“Flipped” and adaptive learning programs gained traction on campus. A high-profile internet hoax involving a college athlete propelled the term “catfishing” into the public consciousness. MOOCs hit some key stumbling blocks, while the notion of a college degree became more fluid.

techThese were some of the key ed-tech developments affecting colleges and universities in the past year—and we’ve got a full recap for you right here.

In this special all-digital publication, the editors of eCampus News highlight what we think are the 10 most significant higher-education technology stories of 2013.

To learn how these stories have made an impact on colleges and universities this year—and how they’ll continue to shape higher education in 2014 and beyond—read on.

3. ‘Big Data’ is changing the way colleges operate.

Purdue University students have developed a software program that uses Big Data to help police target where campus crime could happen.

A private Australian university is using data analytics to better understand the massive amounts of student feedback collected by faculty members every semester.

And the Lone Star College System is using Big Data to understand where it is most at risk of losing students, helping administrators evaluate how its policies are supporting or hindering student success.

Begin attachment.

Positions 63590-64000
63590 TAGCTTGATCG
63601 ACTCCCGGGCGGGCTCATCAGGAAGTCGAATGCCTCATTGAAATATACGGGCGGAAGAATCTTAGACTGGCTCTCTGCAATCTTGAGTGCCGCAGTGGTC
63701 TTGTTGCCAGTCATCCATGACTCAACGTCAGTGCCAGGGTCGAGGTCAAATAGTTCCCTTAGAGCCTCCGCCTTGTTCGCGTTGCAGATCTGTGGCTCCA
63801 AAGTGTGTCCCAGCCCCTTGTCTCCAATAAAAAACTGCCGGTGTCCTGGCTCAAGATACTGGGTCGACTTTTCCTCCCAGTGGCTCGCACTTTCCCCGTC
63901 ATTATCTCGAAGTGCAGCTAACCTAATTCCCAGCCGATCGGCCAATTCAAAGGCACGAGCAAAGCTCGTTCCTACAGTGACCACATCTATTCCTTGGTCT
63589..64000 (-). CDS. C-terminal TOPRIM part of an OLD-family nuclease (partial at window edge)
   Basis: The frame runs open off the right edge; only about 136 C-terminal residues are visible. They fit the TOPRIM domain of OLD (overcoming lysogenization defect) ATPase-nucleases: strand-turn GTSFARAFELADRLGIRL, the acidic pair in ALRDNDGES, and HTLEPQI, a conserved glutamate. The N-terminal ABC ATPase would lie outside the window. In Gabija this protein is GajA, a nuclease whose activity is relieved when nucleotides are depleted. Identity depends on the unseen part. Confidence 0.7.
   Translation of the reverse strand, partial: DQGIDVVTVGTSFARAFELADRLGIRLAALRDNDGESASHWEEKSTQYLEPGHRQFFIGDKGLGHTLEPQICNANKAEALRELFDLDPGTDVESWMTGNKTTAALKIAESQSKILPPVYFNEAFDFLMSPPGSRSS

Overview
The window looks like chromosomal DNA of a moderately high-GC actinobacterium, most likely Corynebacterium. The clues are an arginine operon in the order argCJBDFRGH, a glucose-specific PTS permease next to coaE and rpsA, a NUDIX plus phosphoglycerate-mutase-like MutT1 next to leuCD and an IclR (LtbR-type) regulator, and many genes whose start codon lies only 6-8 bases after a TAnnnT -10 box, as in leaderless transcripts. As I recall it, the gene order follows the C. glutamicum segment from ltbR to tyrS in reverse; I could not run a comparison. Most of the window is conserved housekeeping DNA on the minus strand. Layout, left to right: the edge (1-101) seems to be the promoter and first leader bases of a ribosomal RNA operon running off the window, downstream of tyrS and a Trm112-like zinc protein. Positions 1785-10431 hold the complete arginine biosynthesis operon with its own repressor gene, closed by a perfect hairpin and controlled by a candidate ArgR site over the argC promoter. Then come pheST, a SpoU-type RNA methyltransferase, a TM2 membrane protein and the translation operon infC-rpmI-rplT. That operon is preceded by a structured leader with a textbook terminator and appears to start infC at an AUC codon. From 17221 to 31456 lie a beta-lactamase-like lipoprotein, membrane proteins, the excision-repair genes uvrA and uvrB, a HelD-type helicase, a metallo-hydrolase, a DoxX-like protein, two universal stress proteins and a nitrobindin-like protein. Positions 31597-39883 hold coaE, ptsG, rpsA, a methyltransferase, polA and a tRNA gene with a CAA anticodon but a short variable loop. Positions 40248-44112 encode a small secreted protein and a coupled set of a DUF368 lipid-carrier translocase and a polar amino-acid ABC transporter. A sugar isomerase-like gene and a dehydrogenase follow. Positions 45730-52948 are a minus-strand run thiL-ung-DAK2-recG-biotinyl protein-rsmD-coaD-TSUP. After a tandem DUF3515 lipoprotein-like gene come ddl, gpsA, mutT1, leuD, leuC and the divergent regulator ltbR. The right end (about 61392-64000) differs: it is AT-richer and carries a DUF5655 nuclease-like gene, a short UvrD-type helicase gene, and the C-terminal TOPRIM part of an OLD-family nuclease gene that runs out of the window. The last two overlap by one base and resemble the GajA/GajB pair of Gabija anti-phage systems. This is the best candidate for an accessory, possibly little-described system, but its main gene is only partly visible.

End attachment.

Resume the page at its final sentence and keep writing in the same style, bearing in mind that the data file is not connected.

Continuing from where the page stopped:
These are just a few of the uses of “Big Data,” or the collection and analysis of large data sets to improve operations, that have emerged on college campuses this year. And, just as the uses of Big Data have evolved, the tools available to help campus officials make sense of all this information have evolved as well.

The University of Arkansas at Little Rock’s new George W. Donaghey Foundation Emerging Analytics Center is combining Big Data and 3D virtual reality in a $5 million project that it hopes can help researchers visualize massive amounts of data and attract more business to the state.


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